Probably the letter is identical to a government form. It seems that the logo may be official. The Web site address may sound like an agency that provides you help.
But there are good chances that they all are nothing but a scam.
Foreclosure crisis has given rise to fake foreclosure rescue companies
The ongoing mortgage foreclosure crisis has given rise to a cottage industry of so-called ” foreclosure rescue” companies. But the people are warned by the advocates and government officials that a significant number are little more than fraudulent operations that are aimed to separate distressed homeowners from their money, and sometimes their houses as well.
Several types of these companies have emerged as the mortgage meltdown accelerated; this has been said by Gary Almond of the Better Business Bureau in Los Angeles, one of the areas where mortgage housing crisis has hit hardly.
These companies have even drawn scrutiny from the FBI. This has been done because of the role played by the mortgage industry in the nation’s economy and the types of crimes represented by mortgage fraud. The feds currently have nearly 2,350 mortgage fraud cases, which has risen almost 400 percent from five years ago.
Even for wary consumers, it might be difficult to tell if the line being thrown by a company will sink you.
A letter sent out by Bridgewater earlier this month, is a good example of the difficulty assessing a company.
It is Difficult to Assess a Fake Company
The letter is designed such that it resembles a W-2 or other form from the Internal Revenue Service; it has boxes across the top and a similar typeface. The letter suggests that the recipient “may be eligible for a special modification program in accordance with the guidelines created in conjunction with the Government Stimulus Program HR 1106: Helping Families Save Their Home Act.”
Actually the plural “Homes” is used by the bill in its title that bore that number in the House of Representatives, it was suggested by the consumer advocates that a subtle misspelling is the type of thing that should be a red flag for recipients.
It was also stated by the letter that “only an attorney or licensed debt adjuster can legally represent a borrower for a mortgage modification.”
That’s not true, said by Dan Crevina, director of operations and marketing at the BBB of New Jersey. It was said by him that representations are not needed to call the bank. He further said that the same thing will be done by them what customers can do.
The advice from advocates and government agencies even echoes in one comment in the Financial Solutions letter, when consumers are deciding to take help from any private company: The advice was that “Beware of companies that ask you to pay for services upfront.”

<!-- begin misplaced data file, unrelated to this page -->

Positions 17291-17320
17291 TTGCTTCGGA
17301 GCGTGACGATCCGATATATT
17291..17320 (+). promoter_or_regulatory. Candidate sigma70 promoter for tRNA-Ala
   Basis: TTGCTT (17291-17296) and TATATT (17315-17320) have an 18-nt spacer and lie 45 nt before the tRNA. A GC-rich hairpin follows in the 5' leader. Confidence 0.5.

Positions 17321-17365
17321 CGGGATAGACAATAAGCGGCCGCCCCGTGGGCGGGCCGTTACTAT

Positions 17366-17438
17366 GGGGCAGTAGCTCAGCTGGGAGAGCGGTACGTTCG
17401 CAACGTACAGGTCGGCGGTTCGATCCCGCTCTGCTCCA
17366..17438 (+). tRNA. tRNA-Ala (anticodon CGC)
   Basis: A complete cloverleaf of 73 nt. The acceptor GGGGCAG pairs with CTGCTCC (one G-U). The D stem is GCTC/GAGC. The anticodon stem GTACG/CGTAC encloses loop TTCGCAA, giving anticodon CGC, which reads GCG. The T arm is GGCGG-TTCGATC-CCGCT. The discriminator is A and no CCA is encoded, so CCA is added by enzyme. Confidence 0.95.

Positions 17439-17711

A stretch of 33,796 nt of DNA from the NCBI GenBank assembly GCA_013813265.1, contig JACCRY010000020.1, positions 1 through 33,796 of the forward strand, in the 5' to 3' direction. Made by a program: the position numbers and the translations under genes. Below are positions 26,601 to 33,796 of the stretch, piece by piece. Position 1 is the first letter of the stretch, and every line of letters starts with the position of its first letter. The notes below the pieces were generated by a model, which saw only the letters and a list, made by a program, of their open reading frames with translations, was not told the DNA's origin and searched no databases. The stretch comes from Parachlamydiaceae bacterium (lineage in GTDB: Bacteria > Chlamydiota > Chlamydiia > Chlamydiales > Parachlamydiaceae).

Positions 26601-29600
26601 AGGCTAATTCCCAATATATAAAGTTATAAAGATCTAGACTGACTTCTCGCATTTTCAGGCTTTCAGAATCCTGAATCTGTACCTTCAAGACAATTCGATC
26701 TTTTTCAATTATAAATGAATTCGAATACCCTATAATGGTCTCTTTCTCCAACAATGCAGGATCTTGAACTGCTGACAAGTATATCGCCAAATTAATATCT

No Fees is Charged by Nonprofit Agencies
No fees is charged by the nonprofit agencies for their services, that are working with government programs to help homeowners in danger of foreclosure, and in some states lenders are prohibited from charging fees in advance of providing services.
What homeowners can do is that they can call the federal government’s Hope Now program at 888-995-HOPE, or visit http://hopenow.com to find legitimate assistance. The site also contains a calendar of free events around the country where help is available on site, and it also has lists approved nonprofit counseling agencies nationwide that offer free help.
The homeowners can also get details about government programs and counseling referrals from here at http://www.makinghomeaffordable.gov/
Methods Followed by these Companies to find their Targets
The companies that are operating scams use several different kinds of ways to find their targets. Besides that they advertise heavily, they also start their search for public records for default notices or mortgages written in the last few years by banks known to issue risky loans, and when they get the addresses of such people they send letters or make calls to those addresses.
Last month, lawsuits were filed by the FTC against five companies as part of a crackdown on mortgage modification and foreclosure rescue scams.
It was said by The FTC that these companies presented so-called guarantees and high success rates just in order to mislead consumers about their services; they also charged upfront fees that is not charged by legitimate nonprofit organizations; and the also used copycat names or used look-alike Web sites to disguise themselves to be a nonprofit or government entity.